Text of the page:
The following guide will explain the procedure of how to set up the Kong Gateway as an Ingress controller in a Kubernetes environment from scratch.
As always, check out Kong’s documentation for updated installation instructions at https://github.com/Kong/kubernetes-ingress-controller.
We will use Helm (https://helm.sh/) to install the Kong Ingress. Begin with installing a binary release of Kong from the following page (https://github.com/helm/helm/releases). Make sure you can run the helm command from your terminal of choice, i.e. add helm to your PATH variable.
In this guide we will for simplicity proceed with the Kubernetes HTTP load balancing feature disabled, since we are going to use the “kong” ingress controller class for all ingresses.
Run the following commands to install Kong Ingress to your cluster. The kubectl command must be connected to your cluster before executing the commands.
# Add the kong repo helm repo add kong https://charts.konghq.com helm repo update # Install kong helm install kong/kong --version v1.11.0 --generate-name --set ingressController.installCRDs=false # List installed modules helm ls # List installed services (to view External IP) kubectl get services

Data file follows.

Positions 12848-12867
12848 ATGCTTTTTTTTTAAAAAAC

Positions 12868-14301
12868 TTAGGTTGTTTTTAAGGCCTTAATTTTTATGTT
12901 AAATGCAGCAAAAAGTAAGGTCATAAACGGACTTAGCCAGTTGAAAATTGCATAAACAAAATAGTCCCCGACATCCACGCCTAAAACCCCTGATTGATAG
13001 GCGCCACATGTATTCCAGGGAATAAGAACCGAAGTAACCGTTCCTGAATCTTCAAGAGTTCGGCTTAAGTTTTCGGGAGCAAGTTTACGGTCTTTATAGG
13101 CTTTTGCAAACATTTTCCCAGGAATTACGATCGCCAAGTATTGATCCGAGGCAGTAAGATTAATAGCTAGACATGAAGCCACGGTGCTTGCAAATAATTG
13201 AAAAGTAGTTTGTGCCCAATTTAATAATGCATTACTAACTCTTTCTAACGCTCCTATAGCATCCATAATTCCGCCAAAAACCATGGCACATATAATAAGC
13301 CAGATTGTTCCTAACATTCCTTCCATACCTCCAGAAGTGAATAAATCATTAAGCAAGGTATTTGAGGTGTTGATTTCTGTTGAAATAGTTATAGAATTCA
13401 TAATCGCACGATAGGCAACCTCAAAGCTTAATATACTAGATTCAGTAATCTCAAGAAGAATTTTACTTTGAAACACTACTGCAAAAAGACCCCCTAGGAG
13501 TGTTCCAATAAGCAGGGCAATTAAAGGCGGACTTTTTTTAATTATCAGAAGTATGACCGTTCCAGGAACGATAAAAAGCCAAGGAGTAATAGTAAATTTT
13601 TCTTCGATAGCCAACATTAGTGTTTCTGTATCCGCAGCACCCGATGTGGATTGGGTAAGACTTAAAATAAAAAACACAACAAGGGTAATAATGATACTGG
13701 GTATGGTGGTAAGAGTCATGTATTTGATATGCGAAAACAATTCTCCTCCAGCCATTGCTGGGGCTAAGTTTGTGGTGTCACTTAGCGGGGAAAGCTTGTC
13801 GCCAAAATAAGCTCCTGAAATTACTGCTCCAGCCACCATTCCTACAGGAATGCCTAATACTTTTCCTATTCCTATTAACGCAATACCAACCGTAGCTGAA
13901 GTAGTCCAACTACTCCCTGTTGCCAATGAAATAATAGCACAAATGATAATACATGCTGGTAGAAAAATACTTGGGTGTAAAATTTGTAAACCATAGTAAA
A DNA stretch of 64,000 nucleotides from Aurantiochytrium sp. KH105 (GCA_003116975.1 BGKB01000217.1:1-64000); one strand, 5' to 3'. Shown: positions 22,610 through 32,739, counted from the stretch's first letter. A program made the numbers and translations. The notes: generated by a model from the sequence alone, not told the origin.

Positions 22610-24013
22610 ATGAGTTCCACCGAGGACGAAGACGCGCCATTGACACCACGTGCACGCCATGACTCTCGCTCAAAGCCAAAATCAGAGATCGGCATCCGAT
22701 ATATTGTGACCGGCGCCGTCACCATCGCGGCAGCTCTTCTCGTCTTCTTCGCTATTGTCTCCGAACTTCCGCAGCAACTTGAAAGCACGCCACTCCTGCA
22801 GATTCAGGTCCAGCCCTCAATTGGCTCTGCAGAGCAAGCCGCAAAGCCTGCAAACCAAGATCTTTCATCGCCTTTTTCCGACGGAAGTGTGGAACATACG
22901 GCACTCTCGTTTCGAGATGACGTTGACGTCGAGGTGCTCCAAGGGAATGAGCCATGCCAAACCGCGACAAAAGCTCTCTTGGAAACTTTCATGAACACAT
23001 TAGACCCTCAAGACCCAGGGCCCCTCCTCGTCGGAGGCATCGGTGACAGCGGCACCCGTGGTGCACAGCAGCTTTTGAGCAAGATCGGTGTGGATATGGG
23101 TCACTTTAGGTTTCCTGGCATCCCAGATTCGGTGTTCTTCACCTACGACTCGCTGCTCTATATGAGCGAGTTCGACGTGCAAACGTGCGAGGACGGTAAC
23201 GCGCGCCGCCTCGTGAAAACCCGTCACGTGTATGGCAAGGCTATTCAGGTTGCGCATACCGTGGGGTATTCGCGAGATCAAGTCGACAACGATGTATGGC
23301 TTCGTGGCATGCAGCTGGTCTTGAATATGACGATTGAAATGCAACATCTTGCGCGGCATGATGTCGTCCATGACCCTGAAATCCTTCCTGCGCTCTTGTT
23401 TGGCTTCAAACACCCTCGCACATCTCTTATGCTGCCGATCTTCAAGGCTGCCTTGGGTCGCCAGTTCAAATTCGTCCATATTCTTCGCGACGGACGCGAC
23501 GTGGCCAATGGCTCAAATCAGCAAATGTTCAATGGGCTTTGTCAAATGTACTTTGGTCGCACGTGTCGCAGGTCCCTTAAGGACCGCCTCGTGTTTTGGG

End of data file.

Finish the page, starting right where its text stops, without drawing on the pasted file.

The next step is to install the ingress configuration, which routes our requests to the correct service. The following configuration contains a basic default configuration that can be used as start, but can be expanded at a later stage with various Kong plugins. Make sure to install the ingress.yml last, since it depends on the other two configurations.
kubernetes.io/ingress.class: "kong" will make sure Kubernetes uses Kong as the ingress controller, if for any reason the HTTP load balancer is enabled. It is also a requirement from now on for Kong to work in later versions.
# ingress.yml apiVersion: networking.k8s.io/v1beta1 kind: Ingress metadata: name: my-api-ingress annotations: kubernetes.io/ingress.class: "kong" spec: rules: - host: example.com http: paths: - path: /v1 backend: serviceName: my-v1-services servicePort: 8080 - path: /v2 backend: serviceName: my-v2-services servicePort: 8080
A final note on exposing services in Kubernetes. Kubernetes services needs to be exposed as NodePorts, and not ClusterIPs, for Kong to be able to direct route traffic to the service(s) without going through the kube-proxy service.
Thats it! If you want to add certificates with Lets Encrypt with this configuration, check out the other post with Kong + Lets Encrypt.